- Volvo’s new XC90 T8 – a large SUV PHEV – delivers a total 400hp and 0-62mph in 5.9 seconds but emits just 59g/km; this big seven-seater also offers five selectable driving modes (hybrid, all-electric, Power, AWD and ‘Save’, the latter saving charge for later use, i.e. if heading for a low-emissions zone). It combines a 60kW/82hp, 240Nm rear-mounted e-motor with Volvo’s 2.4-litre, four-cylinder supercharged and turbocharged Drive-E petrol unit (318hp, 400Nm) plus eight-speed auto gearbox, a crankshaft-mounted starter-generator and regenerative braking, and gives an all-electric range of up to 25 miles. Volvo has packaged the battery pack centrally in the transmission tunnel, giving a low centre of gravity and no impact on interior space. Further touches include the ability to pre-heat/chill the cabin and prime the drivetrain and battery via the Volvo On Call mobile app. Some more detail here.
- Siemens has demonstrated home-use EV/PHEV charging equipment with remote cloud monitoring/reporting, smart-grid compatibility and LAN control; EV owners using this are also able to check charging costs and energy consumption, and remotely schedule and monitor charging via computer, tablet or smartphone. More here.
- London private-hire firm Thriev is to expand its fleet of all-electric BYD e6s to 200 by April 2015.
- The Mayor of Paris has announced plans to ban diesel cars from the city centre by 2020 – and London could follow suit, reports The Telegraph. Good move, but might be one to believe when it happens… the lobbying by car-makers has already started.
- And that meme about Millennials not driving… some figures have been dug up by Citylab to suggest that Gen Y’s driving to work as much as – in fact slightly more than – their equivalents in the 1980s in the 25 most-populated metro areas of the USA. Their commuting rates dipped a bit in 1990 and 2000, but 84.5% of the demographic is still travelling to work by car either as a driver or passenger. Yes, 84.5%… Falls in car use among the age group were noted in NY, Boston, SF, Portland, Washington DC, Seattle, LA, Charlotte and Miami (yes, most of the cities you’d expect to see in that list) but these have been offset by rises elsewhere.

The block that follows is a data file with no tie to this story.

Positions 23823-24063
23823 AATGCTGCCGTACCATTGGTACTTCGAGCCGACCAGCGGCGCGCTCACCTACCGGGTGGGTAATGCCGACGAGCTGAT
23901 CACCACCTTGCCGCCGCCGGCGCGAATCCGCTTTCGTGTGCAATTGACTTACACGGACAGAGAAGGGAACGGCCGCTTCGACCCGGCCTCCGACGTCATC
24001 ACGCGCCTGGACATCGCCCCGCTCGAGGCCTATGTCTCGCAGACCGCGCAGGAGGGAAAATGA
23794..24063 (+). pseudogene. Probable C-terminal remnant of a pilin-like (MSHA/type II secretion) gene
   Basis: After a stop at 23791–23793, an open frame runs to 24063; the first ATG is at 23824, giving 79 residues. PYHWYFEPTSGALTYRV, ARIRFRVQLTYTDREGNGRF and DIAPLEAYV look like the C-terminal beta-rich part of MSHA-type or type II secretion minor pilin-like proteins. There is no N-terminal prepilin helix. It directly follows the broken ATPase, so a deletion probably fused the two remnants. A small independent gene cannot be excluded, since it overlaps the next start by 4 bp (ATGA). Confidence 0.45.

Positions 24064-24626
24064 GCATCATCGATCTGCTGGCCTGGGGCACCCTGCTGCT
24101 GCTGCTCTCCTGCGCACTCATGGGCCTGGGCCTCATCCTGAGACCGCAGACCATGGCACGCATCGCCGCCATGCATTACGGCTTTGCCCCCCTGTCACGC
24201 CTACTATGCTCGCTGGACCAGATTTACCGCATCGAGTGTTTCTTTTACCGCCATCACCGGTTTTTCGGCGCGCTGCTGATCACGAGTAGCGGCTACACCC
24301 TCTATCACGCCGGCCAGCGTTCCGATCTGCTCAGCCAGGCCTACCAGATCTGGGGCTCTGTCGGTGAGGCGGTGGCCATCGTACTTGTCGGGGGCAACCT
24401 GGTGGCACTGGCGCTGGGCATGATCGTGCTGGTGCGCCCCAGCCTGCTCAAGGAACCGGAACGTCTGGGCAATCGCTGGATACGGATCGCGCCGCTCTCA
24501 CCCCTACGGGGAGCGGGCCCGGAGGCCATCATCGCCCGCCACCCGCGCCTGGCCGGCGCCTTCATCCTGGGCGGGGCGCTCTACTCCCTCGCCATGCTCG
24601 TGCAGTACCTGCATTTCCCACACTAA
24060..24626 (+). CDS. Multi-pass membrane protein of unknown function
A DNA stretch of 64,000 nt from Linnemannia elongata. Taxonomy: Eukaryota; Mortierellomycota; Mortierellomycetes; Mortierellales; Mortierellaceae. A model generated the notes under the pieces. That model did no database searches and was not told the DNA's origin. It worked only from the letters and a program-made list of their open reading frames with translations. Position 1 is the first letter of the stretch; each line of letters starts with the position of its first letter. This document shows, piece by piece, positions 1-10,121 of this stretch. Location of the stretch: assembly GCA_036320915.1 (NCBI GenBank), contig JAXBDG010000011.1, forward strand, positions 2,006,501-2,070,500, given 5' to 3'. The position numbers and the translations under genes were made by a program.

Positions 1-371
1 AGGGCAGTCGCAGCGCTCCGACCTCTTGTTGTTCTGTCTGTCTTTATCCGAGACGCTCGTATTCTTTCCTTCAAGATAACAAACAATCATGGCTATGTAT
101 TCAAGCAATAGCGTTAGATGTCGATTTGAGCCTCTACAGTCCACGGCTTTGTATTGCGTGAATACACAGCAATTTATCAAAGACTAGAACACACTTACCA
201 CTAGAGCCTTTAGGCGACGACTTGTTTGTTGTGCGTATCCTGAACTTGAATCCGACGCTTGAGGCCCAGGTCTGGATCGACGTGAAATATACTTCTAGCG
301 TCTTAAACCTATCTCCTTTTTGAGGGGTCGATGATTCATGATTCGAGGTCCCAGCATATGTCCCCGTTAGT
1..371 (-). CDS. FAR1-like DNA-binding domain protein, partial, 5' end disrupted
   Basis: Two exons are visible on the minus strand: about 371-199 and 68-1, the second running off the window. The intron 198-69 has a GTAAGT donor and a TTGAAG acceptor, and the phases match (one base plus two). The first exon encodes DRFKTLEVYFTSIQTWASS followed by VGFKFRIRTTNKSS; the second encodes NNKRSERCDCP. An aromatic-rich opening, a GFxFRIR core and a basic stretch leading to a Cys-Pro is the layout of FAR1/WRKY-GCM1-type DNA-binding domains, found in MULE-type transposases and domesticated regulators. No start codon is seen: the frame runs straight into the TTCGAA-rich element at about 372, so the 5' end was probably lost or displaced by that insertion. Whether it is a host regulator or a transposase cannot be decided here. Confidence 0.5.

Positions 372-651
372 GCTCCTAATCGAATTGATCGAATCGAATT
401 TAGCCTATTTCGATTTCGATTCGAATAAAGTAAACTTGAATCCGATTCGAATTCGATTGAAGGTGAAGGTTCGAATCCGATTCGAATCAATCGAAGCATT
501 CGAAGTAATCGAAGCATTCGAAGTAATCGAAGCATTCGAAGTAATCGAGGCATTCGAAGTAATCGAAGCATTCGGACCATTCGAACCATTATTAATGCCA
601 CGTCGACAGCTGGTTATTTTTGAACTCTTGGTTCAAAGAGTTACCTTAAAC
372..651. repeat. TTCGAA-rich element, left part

December 5, 2014 § Leave a comment
It’s the first all-electric Dakar rally contender: developed by Spanish engineering/construction corporation ACCIONA, this off-roading buggy features solar panels, four swappable lithium-ion battery packs (giving 140kWhr) and a 300hp/700Nm motor (more spec here) and it’s built around a lightweight chrome-moly tubular frame with carbonfibre composite body-panels. It’s said to have a range of 350km in race conditions, which should prove sufficient for the stages. Its progress in the event, which kicks off this year from Buenos Aires on 4th January and covers 9000km through Argentina, Bolivia and Chile, can be followed here. Drivers are Albert Bosch and Agustín Payá. I wouldn’t normally support charging around Patagonia and other sensitive ecosystems etc in fast cars, but at least this lot shouldn’t have offensive numberplates…
- The driverless vehicle research team leading road-test projects in Milton Keynes and Coventry is to be called UK Autodrive; the project will be led by Arup, and besides the driverless ‘pods’ in Milton Keynes – L-SATS (Low-Speed Autonomous Transport System), for areas including otherwise pedestrianised zones, as ‘last-mile’ solutions – a semi-autonomous Range Rover research vehicle will also hit the road. The testing is to develop in-car, V2V and V2X (vehicle-to-infrastructure) tech, as well as legal and insurance protocols, and studying of social and economic implications. It’s funded by Innovate UK to the tune of £10million, with consortium members upping the budget to £19.2m for the three-year programme. Jaguar Land Rover is to look at human-machine interfaces both for the Range Rover research car and for the pods.